The scandals of the early 2000s made it obvious COSO needed to provide guidance that went beyond operations, financial reporting and compliance. In 2004, COSO published Enterprise Risk Management — Integrated Framework. The framework introduced risk management principles like risk tolerance and risk appetite and explained risk management principles.

Over the next few years, many community banks began to consider risk management but were slow to adopt an enterprise-wide approach to risk management. What’s the difference? Risk management uses a rifle approach, shooting one thing at a time. It’s the risk management equivalent of the carnival game whack-a- mole. A problem pops up, you knock it out and move on to the next one.

ERM, on the other hand, is a system to manage risk. It examines risk holistically to understand how different areas of the institution interconnect. It’s about identifying, assessing, mitigating, measuring, monitoring and communicating risk. The goal of ERM isn’t just to identify risks to exploit or reduce them. It’s also to create value.

Crisis strikes and ERM grows

In the aftermath of the financial crisis in 2008, regulators were looking for systems to help better mitigate risk. The financial crisis stemmed from a failure of risk management, one where the board and management at the largest financial institutions were not appreciating the potential risks in their mortgage portfolios in a quest for ever-increasing profits.

These control failures combined with increased cyber vulnerabilities and reliance on third-party service providers created an environment where regulators began to take a closer look at various types of risks, especially in the vendor management, compliance management and business continuity arenas.

Updated guidance on risk areas like third-party vendors, compliance management systems and business continuity efforts made community bankers increasingly aware of the overlap between different areas of risk management. Risk management can no longer be thought of as stand-alone elements of the bank’s operational risk management program, because they are intertwined.

In 2016, COSO released an update to its voluntary framework with best practices for ERM, “Enterprise Risk Management — Integrating with Strategy and Performance.” Compared to the previous version, today’s COSO framework does much more to integrate risk into the strategic planning process.

The framework “positions risk in the context of an organization’s performance, rather than as the subject of an isolated exercise” and “enables organizations to better anticipate risk so they can get ahead of it, with an understanding that change creates opportunities, not simply the potential for crises.”

The COSO framework divides the components and principles of an effective ERM into five categories:

  1. Governance & culture
  2. Strategy & objective-setting
  3. Performance
  4. Review & revision
  5. Information, communication and reporting

COSO’s approach emphasizes how these five components are banded together in ribbons that wrap around the key steps of developing and executing a business strategy:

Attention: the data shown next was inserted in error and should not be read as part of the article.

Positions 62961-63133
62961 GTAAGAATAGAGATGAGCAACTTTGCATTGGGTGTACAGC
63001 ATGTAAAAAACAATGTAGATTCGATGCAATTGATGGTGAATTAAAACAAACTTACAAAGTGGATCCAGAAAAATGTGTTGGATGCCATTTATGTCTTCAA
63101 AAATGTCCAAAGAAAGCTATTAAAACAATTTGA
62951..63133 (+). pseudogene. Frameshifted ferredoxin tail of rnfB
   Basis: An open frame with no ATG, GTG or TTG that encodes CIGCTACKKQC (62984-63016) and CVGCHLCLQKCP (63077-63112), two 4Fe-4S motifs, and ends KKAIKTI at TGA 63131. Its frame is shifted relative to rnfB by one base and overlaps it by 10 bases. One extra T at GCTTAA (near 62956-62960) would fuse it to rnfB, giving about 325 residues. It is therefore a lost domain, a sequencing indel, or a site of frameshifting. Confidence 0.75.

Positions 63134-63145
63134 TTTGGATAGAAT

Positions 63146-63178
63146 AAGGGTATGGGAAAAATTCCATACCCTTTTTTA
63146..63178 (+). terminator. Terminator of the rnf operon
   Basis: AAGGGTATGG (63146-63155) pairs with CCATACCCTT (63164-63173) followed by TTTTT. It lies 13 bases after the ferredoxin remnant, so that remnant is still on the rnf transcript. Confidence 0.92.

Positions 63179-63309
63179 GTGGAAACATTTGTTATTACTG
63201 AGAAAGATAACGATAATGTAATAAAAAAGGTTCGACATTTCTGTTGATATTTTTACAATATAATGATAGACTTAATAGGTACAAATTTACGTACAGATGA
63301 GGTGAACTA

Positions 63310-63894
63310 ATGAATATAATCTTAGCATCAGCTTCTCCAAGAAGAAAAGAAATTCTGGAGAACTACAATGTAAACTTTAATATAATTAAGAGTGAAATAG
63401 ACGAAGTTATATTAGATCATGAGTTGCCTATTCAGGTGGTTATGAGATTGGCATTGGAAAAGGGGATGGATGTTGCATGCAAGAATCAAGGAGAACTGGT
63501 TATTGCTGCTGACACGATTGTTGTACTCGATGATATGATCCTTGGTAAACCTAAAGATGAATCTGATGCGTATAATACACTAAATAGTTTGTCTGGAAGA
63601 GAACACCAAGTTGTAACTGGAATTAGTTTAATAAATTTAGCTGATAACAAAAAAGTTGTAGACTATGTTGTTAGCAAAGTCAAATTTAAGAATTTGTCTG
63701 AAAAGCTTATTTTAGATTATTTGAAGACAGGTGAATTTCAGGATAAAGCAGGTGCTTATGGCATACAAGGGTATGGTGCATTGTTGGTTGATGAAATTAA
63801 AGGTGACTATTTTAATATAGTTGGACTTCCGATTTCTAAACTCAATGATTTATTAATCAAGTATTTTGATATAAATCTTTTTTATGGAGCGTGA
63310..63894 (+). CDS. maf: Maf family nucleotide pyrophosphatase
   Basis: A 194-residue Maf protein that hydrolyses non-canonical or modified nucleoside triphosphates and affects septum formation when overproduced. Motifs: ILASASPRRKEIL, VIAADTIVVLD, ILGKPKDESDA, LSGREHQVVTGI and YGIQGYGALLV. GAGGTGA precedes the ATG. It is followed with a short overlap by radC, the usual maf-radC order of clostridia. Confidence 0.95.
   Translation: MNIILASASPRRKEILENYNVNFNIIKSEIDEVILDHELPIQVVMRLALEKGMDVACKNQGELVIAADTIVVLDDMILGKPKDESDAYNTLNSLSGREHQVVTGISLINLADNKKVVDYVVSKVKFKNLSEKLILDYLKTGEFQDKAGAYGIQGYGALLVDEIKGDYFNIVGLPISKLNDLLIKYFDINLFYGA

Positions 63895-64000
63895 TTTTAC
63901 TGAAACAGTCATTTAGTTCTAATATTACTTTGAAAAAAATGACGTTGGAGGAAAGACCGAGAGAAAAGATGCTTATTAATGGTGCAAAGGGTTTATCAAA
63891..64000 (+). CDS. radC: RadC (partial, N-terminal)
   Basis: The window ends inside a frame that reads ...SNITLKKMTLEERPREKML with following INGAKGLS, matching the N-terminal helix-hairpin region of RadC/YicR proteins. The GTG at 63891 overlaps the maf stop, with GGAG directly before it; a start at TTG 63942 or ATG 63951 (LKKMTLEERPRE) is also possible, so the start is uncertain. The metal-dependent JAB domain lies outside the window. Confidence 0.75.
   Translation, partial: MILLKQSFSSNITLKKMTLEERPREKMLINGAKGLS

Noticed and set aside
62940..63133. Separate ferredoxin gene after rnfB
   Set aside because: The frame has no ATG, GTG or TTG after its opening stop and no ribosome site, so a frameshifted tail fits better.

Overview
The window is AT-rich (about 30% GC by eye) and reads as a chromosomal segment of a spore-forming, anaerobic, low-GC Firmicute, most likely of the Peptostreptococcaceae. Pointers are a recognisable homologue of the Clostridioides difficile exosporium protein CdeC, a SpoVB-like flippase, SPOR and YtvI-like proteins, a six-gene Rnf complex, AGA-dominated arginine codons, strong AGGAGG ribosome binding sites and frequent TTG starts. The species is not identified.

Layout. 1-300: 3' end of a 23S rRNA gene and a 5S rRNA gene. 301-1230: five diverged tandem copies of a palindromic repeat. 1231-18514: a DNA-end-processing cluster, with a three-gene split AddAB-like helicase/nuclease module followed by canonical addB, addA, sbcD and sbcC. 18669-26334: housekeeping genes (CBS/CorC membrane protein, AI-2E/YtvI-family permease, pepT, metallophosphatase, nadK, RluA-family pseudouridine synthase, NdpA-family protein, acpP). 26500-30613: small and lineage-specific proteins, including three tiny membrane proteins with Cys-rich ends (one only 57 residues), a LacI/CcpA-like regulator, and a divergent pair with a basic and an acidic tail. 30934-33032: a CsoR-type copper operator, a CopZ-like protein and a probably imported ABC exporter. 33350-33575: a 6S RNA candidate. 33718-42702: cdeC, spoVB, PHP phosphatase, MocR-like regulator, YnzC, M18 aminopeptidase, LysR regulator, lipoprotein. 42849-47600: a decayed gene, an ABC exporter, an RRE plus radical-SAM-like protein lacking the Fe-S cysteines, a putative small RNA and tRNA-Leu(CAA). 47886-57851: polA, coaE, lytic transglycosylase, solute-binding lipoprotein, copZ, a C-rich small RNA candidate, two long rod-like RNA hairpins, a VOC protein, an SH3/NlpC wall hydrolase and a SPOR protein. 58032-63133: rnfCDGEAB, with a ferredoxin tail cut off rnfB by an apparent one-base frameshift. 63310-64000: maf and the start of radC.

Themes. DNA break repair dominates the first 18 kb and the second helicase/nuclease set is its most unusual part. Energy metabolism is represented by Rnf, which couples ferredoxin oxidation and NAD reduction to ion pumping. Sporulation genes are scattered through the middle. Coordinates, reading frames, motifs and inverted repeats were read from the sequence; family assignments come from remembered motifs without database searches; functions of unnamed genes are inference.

• Mission, vision and core values
  • Strategy development
  • Business objective formulation
  • Implementation and performance
  • Enhanced value

It’s no accident that the design resembles the double helix structure of DNA. It’s a nod to the idea that ERM needs to be hard-wired and ingrained into an institution’s structure. It’s not an add-on but fundamental to the organization’s existence. Take one component away and the whole structure unravels.

The risk management-strategy connection

Today more and more community banks are making the connection between risk management and strategy, and they are embracing ERM best practices and tools. They are balancing effective governance and strategic planning with risk management to ensure they enter into new businesses, products and systems with its eyes wide open.

The structure of community bank ERM programs varies but the basic principles do not. From sophisticated banks with chief risk officers, fully staffed risk departments and risk committees to smaller banks where CEOs and other key employees juggle risk management duties, community banks are implementing ERM and increasing the resources dedicated to it. They are making progress in eliminating the silos that hinder collaboration and a clear view of risk.

In return, ERM is helping community banks develop and execute strategies to mitigate potential risks and help the board and management decide where to spend limited economic and human capital resources.

Going forward, eliminating silos will become increasingly critical. Community banks’ changing and increasingly complex operating environment has elevated operational risk, as the OCC has noted in its past few issues of its Semiannual Risk Perspective. Strategic risk also requires additional attention, particularly when it comes to compliance and cybersecurity.

Community banks with strong, ongoing enterprise risk management programs will be the ones best able to adapt and evolve in a changing environment.

Michael Berman is the founder and CEO of Ncontracts, a leading provider of risk management solutions. His extensive background in legal and regulatory matters has afforded him unique insights into solving operational risk management challenges and drives Ncontracts’ mission to efficiently and effectively manage operational risk. During his legal career, Berman was involved in numerous regulatory, compliance and contract management challenges and assisted in the development of information systems to better manage these efforts.